MIND and body

Don't let flight plans interfere with health, fitness

Without a doubt, air travel presents many challenges to health and fitness. And from now through the end of the year, many people who have been working hard all year on health and weight management will find their commitment to a healthy lifestyle tested as soon as they get to airport.

How you handle the flight may very well determine how the rest of the vacation goes, not to mention how you will start the new year.

What's so challenging about air travel? To begin with, it involves an inordinate amount of sitting. You sit in the airport, then you sit on the plane in an even more confined manner.

Then there's the food. We know we won't get a meal served on the plane, so we're tempted by the wide array of fast-food joints in the airport. The giant pizza slices are oozing cheese and a come-hither aroma directly at you just when you're most vulnerable.

You might even decide you need some comfort food, given all the stress inherent in air travel.

Dealing with long lines at ticket counters and security, flight delays, inconsiderate fellow passengers and cranky children can put the best of us at our threshold of stress. And we all know what stress can do to eating.

Then there's the tedium issue. Having to sit still in tight spaces for hours can take you to the depths of boredom — and eating can seem just the thing to relieve the incessant blahs.

Put all that together, and you're in a situation where you're burning little energy and taking in a lot more calories than you need.

Being mindful of all these factors, as well as following some helpful tips, will help you avoid becoming a victim of plane travel and continue your path to health:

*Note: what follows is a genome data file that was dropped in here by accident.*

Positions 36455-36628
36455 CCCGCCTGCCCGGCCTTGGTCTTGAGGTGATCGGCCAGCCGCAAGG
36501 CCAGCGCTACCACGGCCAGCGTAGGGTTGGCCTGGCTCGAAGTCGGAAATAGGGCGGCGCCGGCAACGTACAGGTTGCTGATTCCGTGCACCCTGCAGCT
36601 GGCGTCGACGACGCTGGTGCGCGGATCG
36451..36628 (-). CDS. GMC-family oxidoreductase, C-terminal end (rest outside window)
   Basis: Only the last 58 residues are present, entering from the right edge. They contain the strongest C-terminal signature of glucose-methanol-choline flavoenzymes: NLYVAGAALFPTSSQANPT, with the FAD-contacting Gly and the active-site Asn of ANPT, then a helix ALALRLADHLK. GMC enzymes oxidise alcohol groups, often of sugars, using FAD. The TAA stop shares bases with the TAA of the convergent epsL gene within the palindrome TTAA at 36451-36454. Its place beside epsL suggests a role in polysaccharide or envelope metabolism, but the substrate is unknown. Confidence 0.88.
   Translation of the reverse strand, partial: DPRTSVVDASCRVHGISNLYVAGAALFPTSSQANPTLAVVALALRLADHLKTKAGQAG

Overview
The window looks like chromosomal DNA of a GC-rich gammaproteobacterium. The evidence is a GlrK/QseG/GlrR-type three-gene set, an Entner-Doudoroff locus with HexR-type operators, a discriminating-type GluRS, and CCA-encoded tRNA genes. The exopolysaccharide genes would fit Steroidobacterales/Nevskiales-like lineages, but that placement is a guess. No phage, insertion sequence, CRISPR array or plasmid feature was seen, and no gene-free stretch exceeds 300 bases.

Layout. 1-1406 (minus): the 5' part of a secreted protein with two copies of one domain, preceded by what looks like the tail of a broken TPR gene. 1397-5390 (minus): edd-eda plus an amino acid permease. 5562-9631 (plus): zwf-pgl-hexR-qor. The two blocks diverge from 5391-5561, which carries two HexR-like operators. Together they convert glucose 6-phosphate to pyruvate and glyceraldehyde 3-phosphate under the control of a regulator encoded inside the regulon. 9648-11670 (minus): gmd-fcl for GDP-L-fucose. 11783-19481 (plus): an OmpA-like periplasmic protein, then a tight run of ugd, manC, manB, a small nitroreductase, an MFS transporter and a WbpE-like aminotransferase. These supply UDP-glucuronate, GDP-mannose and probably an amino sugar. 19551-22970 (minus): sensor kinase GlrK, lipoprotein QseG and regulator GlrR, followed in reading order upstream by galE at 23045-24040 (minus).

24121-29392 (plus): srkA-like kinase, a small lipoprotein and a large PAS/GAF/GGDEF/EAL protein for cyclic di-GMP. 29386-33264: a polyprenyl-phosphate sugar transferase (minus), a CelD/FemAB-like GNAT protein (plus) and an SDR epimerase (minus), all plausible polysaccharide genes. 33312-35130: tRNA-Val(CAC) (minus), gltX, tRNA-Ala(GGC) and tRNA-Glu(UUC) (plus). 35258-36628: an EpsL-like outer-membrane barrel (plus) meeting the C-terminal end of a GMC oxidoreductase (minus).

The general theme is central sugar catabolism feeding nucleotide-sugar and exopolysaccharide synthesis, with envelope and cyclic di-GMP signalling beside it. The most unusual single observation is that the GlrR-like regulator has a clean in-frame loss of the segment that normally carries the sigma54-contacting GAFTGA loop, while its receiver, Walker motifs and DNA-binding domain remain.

• Take charge: Look at what you have control over when preparing for air travel. Think about the times of your flights and the length of any layovers. Will you be in the air at a time when you usually get hungry and have a meal? Bring some food from home, plan to eat at the airport before your flight, or buy food at the airport to take on the flight. Go online to find out what restaurant options are available at your airport.

• Avoid the hunger monster. Letting your hunger get too intense will only guarantee overeating. A good trick is to rate your hunger on a scale from 0 to 10 (0=satisfied, 10=ravenous). Try to avoid letting your hunger go beyond a "3" before eating a nutritious meal or snack.

• Hunt and gather: If you're a frequent flier, learn the layout of your airports and which establishments provide the most nutritious meals and snacks. If you're not a frequent flier, you might allow yourself some time to peruse the terminal looking for the better choices. Look closely and you may find salads, vegetarian dishes and even sushi.

• Hydrate: Don't forget that your body needs to be well hydrated, especially during travel. Being properly hydrated can prevent mistaking hunger for thirst and also helps you feel fuller at meals. Take an empty water bottle with you through security and then fill it at each stop to guarantee you'll have enough pure liquids in flight.

• Take a hike: Airport terminals are the perfect temperature-controlled walking paths. Travel light or leave your luggage with your travel partner and take turns taking brisk walks before boarding. And on board, be sure to get up and stretch, and make your way to the restroom when you're permitted to do so. Long periods of sitting can lead to stiffness and even blood clots.

Don't let flight plans interfere with health, fitness 11/02/12 [Last modified: Friday, November 2, 2012 5:30am]

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